UI Render Target Tricks in Amazon Lumberyard

One of the fun console commands I’ve recently discovered in Lumberyard is r_showrendertarget.  Here’s the (abbreviated) description:

[CONSOLE] Executing console command ‘r_ShowRenderTarget’
Displays render targets – for debug purpose
[Usage]
r_ShowRenderTarget -l : list all available render targets
r_ShowRenderTarget -l hdr : list all available render targets whose name contain ‘hdr’
r_ShowRenderTarget z hdr : show any render targets whose name contain either ‘z’ or ‘hdr’
r_ShowRenderTarget -e $ztarget : show a render target whose name exactly matches ‘$ztarget’

Basically, you can use this command to show the contents of render targets at run-time without using RenderDoc, NSight etc.  These render targets are more than just handy for debugging, there are a bunch of render targets that are updated each frame as part of the render pipeline and they can be handy for using in materials and UI.  For example, lets say you want to have a UI overlay that has a translucent looking panel.  Here’s one way you can do that with a render target.

  1. Create a new UI Canvas and add an Image slice
    CreateImage
  2. Maximize the Image to fill the canvas, change the Image > SpriteType to Render target and enter $HDRFinalBloom in the Render target name field
    ImageProperties
  3. If you have a level loaded you should immediately see a blurry version of the main camera in the UI now and if you move the camera around the image in the UI editor refreshes too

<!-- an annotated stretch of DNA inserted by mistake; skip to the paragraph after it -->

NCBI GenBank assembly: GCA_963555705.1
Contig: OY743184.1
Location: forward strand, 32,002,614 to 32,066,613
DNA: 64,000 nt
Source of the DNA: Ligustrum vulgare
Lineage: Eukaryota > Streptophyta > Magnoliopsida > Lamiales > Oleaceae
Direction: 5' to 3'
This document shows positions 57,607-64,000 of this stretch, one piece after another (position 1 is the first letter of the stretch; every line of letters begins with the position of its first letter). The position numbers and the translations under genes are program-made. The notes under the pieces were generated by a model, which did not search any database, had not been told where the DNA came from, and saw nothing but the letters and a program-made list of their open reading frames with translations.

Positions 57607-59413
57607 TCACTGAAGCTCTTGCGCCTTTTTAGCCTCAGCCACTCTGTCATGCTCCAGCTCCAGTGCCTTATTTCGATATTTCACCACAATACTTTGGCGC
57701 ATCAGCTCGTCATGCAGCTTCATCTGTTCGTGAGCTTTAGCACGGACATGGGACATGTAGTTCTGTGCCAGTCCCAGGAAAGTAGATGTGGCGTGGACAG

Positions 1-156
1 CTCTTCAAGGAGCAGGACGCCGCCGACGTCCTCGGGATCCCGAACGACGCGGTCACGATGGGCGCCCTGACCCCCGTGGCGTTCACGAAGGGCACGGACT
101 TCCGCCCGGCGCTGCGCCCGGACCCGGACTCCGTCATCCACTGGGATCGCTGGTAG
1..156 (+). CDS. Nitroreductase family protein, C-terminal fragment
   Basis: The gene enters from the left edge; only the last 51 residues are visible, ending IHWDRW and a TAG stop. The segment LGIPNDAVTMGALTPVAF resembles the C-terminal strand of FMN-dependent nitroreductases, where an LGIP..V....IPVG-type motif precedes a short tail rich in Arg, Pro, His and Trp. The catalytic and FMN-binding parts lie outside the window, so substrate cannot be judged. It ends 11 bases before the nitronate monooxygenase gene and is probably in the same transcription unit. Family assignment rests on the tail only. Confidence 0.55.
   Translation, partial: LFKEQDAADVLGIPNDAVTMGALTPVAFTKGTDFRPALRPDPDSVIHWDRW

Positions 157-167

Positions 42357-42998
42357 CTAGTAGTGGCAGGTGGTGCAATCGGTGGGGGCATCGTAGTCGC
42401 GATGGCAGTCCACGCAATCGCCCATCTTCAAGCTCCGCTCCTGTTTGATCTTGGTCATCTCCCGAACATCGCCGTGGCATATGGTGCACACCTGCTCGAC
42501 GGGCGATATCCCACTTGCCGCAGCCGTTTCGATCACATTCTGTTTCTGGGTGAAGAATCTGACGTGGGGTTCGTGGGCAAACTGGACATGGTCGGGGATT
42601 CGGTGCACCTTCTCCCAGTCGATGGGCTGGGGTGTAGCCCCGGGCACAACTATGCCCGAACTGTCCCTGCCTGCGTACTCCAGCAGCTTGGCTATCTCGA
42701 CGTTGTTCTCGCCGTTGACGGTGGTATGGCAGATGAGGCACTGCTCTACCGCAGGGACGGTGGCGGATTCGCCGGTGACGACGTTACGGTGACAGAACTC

UIEditor
  4. Just for this example, to make it look a bit more like translucent glass I tinted the image and masked it and added some lorem ipsum text.  When I load the canvas in game I get this:

    TranslucentUIPanel

I’ve also used this technique to blur/tint backgrounds quickly in UI (win/lose/pause menu backgrounds) and it’s really quick to set up and use.

Another use for render targets is to get a kind of preview of what your UI will look like overlay-ed in the scene while you’re working on it.  To do this, add an Image slice to your UI in the background, change it to Render target mode and set the render target name to $SceneTarget.  This is what it looks like for me in the example I created.

BackgroundRenderTarget

NOTE: because $SceneTarget does not contain the actual contents of the back buffer it won’t exactly match what is in the viewport, but for me I often just want to get a sense of scale and don’t need exact colors so this works fine.  There may be some other render target or some combination of render targets ($PrevBackBuffer0 + ?) that may replicate the main viewport better, but this is simple and works well enough for my purposes – hope you find it useful!

, , , ,